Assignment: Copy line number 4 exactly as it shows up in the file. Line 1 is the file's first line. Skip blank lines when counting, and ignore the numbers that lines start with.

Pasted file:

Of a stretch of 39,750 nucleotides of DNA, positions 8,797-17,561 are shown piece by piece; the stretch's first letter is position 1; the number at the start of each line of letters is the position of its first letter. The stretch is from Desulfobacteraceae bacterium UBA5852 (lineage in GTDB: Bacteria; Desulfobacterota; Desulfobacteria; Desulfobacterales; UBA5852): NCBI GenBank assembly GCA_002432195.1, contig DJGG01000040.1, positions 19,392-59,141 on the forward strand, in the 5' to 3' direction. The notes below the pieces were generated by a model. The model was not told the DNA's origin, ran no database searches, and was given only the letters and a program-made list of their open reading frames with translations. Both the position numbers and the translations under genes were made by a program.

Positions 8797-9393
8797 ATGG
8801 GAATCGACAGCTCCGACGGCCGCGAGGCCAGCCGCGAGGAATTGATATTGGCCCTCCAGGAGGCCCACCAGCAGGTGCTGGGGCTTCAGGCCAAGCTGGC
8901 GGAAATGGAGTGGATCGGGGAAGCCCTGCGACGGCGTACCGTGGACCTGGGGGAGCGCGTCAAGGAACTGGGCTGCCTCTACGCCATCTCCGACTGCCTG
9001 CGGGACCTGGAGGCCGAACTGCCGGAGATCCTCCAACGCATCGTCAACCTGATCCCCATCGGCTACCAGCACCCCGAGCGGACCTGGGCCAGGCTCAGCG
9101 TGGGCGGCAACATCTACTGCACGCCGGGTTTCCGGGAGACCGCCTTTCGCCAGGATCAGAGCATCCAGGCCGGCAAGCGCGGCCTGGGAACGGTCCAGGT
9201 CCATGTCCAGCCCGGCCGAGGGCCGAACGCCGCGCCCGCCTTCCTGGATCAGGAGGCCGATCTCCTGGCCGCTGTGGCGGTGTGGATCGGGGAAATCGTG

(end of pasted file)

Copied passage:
8801 GAATCGACAGCTCCGACGGCCGCGAGGCCAGCCGCGAGGAATTGATATTGGCCCTCCAGGAGGCCCACCAGCAGGTGCTGGGGCTTCAGGCCAAGCTGGC